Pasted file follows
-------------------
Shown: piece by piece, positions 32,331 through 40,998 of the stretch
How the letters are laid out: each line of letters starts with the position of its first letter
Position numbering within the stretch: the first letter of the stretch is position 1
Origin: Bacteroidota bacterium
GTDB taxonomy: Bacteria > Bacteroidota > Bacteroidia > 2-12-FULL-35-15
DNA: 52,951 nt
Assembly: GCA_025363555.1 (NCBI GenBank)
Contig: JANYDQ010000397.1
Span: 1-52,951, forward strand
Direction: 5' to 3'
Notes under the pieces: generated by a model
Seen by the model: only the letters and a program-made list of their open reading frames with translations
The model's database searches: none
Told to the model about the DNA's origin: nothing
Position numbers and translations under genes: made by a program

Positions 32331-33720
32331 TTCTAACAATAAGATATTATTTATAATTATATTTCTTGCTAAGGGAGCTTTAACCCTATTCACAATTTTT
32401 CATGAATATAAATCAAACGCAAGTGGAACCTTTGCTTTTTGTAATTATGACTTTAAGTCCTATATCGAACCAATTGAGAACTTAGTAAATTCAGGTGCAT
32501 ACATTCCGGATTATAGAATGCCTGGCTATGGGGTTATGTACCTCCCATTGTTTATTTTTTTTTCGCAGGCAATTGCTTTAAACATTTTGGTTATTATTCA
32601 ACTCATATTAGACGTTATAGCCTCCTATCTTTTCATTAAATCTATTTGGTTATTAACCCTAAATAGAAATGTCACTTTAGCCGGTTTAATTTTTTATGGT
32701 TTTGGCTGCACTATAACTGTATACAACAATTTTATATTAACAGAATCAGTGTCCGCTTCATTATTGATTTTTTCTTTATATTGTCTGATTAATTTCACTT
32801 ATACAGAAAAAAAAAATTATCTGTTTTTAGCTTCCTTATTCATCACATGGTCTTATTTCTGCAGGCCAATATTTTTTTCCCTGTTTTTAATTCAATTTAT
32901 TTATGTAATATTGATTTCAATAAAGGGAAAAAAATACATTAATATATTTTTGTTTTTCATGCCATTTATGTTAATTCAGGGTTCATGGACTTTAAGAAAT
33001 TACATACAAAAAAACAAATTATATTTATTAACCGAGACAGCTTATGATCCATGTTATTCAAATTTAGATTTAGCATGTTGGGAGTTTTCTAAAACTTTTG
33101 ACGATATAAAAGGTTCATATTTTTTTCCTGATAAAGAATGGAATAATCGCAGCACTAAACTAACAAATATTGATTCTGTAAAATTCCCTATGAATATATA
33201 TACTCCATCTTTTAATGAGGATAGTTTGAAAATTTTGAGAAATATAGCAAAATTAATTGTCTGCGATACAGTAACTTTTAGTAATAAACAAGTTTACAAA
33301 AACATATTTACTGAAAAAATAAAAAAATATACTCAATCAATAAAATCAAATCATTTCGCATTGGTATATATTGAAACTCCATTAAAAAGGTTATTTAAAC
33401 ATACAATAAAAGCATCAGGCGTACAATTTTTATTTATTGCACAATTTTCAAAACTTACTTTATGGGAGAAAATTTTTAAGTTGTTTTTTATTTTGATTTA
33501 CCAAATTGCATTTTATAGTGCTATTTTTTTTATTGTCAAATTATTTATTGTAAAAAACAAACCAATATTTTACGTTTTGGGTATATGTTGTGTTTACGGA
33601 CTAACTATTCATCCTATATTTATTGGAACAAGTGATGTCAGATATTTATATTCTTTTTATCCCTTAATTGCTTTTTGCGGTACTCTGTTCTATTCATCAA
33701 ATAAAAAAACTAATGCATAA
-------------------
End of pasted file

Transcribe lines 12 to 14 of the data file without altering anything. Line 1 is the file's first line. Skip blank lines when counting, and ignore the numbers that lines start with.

Seen by the model: only the letters and a program-made list of their open reading frames with translations
The model's database searches: none
Told to the model about the DNA's origin: nothing